The nearest houses were a half-mile south-southeast of the plant near Gore, which has a population of about 500. Kerr-McGee officials said people living in the path of the leak would be given medical examinations as a precaution.
Brisk winds of nearly 30 m.p.h. "dissipated" the gas rapidly, said Clyde Wisner, regional director of the Nuclear Regulatory Commission's office in Bedford, Texas.
By late last night, however, 73 plant workers and area residents turned up at Sequoyah Memorial Hospital, complaining of skin and eye irritation from the toxic gas.
Charles Wade, a hospital administrator, said 29 people were admitted for observation and were in good condition. He said many of those seeking treatment had driven through the area at the time of the accident.
Eight other workers had been taken to the hospital immediately after the accident for treatment of exposure to hydrofluoric acid, which is formed when uranium hexafluoride mixes with air. Seven workers were in stable condition, and one was treated and released.
Another employee, James Harrison, 25, of Vian, Okla., died at Sparks Regional Medical Center in Fort Smith, Ark., about four hours after the accident at 11:30 a.m.
Harrison suffered "toxic chemical exposure, with hydrofluoric acid burns to the face and lungs," said Carol Martin, a spokeswoman at the hospital.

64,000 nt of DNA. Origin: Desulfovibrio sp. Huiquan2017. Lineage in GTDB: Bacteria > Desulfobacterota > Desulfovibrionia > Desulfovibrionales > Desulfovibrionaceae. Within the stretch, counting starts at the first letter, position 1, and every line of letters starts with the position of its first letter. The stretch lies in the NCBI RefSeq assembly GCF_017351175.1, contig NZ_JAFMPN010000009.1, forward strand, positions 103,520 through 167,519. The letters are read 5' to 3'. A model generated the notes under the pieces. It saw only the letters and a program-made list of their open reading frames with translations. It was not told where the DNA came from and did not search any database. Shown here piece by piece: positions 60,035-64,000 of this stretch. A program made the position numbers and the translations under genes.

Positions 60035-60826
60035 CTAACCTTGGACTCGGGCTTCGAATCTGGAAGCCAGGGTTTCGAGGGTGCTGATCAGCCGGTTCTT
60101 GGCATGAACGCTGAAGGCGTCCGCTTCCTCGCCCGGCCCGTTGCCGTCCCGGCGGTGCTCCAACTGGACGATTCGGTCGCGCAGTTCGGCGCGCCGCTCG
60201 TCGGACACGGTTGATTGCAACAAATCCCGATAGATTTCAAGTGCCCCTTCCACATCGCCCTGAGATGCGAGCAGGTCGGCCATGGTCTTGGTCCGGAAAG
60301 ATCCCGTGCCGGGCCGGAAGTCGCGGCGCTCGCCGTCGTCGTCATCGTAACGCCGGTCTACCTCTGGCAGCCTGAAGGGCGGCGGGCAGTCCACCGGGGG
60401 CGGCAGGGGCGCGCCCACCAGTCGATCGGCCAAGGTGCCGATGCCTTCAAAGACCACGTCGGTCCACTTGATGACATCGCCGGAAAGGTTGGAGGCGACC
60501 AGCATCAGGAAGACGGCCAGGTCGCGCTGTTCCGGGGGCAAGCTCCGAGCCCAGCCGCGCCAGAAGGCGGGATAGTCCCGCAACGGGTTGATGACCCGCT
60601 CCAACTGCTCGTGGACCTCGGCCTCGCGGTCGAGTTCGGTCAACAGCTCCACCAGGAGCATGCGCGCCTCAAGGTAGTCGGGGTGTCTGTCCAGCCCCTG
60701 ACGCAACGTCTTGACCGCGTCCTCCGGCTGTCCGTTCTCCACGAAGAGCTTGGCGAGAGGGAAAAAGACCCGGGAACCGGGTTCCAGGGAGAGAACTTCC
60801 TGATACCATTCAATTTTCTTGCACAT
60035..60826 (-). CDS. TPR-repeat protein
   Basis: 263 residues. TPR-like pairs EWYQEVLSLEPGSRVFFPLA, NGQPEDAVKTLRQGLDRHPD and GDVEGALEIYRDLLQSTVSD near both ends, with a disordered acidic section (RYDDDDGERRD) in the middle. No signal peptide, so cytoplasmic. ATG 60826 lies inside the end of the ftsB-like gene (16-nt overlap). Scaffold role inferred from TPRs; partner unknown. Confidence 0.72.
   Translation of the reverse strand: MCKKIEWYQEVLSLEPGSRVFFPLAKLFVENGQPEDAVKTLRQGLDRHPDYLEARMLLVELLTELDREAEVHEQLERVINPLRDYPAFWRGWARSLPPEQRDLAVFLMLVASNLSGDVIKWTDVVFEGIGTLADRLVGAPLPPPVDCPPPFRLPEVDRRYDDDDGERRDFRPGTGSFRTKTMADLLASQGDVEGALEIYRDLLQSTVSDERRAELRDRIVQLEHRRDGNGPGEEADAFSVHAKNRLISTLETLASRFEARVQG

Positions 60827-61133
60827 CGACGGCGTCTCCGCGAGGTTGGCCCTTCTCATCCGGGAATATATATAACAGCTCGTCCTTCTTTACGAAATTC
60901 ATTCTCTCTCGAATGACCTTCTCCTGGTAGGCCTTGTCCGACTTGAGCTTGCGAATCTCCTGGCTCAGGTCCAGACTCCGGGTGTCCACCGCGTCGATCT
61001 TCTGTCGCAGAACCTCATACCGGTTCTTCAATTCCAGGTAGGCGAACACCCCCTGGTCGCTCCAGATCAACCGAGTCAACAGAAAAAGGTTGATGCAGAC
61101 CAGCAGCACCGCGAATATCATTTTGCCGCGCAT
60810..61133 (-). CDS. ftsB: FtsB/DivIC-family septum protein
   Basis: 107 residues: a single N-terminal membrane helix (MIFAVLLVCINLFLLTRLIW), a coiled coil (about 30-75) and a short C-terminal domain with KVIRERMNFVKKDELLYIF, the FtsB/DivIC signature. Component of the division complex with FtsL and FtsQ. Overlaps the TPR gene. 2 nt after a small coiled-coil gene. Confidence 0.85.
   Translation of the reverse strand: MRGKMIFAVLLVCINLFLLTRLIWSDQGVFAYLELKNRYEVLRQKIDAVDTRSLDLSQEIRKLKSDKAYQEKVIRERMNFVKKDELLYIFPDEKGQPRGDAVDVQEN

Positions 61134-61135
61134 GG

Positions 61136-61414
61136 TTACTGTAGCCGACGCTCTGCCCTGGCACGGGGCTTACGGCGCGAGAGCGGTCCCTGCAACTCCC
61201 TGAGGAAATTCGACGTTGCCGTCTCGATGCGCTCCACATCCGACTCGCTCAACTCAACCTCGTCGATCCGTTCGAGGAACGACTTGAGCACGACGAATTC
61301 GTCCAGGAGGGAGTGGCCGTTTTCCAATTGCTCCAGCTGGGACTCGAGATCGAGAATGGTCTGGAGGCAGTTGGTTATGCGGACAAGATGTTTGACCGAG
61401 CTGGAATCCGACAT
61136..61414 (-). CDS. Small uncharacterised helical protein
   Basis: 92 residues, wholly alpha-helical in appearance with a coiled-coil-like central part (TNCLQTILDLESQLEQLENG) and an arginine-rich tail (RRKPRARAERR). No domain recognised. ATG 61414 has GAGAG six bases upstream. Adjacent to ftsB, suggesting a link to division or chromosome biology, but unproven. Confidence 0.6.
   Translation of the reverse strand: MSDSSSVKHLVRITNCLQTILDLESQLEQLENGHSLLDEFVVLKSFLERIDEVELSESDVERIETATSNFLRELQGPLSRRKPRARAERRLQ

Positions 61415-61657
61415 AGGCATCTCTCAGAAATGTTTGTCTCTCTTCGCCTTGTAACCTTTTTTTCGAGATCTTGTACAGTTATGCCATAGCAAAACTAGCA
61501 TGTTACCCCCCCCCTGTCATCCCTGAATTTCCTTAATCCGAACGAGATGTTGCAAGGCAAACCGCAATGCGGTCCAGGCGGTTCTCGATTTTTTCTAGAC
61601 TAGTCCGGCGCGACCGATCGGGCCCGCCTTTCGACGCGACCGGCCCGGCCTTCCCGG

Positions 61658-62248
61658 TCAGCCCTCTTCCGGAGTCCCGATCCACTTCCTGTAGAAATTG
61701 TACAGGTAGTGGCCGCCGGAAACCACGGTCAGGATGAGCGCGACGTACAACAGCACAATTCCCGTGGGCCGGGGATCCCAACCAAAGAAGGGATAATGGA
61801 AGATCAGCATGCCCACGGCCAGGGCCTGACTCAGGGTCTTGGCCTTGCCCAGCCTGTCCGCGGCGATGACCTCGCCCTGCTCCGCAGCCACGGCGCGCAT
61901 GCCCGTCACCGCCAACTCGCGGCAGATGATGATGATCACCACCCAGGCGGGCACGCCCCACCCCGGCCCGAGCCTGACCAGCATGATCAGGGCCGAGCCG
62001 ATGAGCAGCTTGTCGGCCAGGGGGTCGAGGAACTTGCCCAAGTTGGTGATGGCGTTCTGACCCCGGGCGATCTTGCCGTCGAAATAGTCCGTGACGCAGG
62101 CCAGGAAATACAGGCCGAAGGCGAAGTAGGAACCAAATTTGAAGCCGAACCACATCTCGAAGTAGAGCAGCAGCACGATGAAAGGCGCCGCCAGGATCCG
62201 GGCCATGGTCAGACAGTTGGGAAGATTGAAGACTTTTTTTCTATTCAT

Stauter did not say what caused the leak at the 32-employee plant, which purifies uranium for production of nuclear fuel rods. Rick Pereles, another Kerr-McGee spokesman, said the container was being heated at the time.
Kerr-McGee officials said the leak occurred in a pressurized 14-ton cylinder containing uranium hexafluoride that "ruptured" but did not explode.
A company spokeswoman, Donna McFarland, said the mist that escaped appeared to have settled within the immediate confines of the plant, which is situated on a 1,200-acre site in eastern Oklahoma, near the Arkansas border.
The plant was evacuated and shut down, and a team from the NRC was sent to investigate.
Michael Herndon, an emergency room physician at Sequoyah Memorial Hospital, said the people admitted there were treated for exposure to hydrofluoric acid, which "may cause irritation to skin, eyes and the respiratory tract."
"We have absolutely no evidence of radioactive exposure," he said.
NRC spokesman Joe Fouchard in Washington said the uranium hexafluoride is used to convert uranium ore into fuel for nuclear power plants.
"It's more of a chemical problem than a radiation problem," Fouchard said of the leak. "But you still don't want to get it in the body."
Stauter said the leak sent radioactive gases into the air, but he indicated there was no danger from the radioactivity to the area.
"The heavier uranyl fluoride particles settled out in the immediate area of the plant," Stauter said. "A thorough radiation survey will be conducted; however, a preliminary survey indicated that radioactivity on the public highways in the area is at normal background levels."
The Oklahoma Highway Patrol reopened Interstate 40 after the Sequoyah County Civil Defense said the air was clear of unusually high radiation.
Kerr-McGee is the same company that employed Karen Silkwood, a union activist who worked at the company's nuclear facility in Crescent, Okla., before she died in a car accident in November 1974.
Silkwood, who had been exposed to a large amount of radiation a week before her death, was on the way to meet with a New York Times reporter when she died. She had promised to deliver evidence of safety problems at the plant.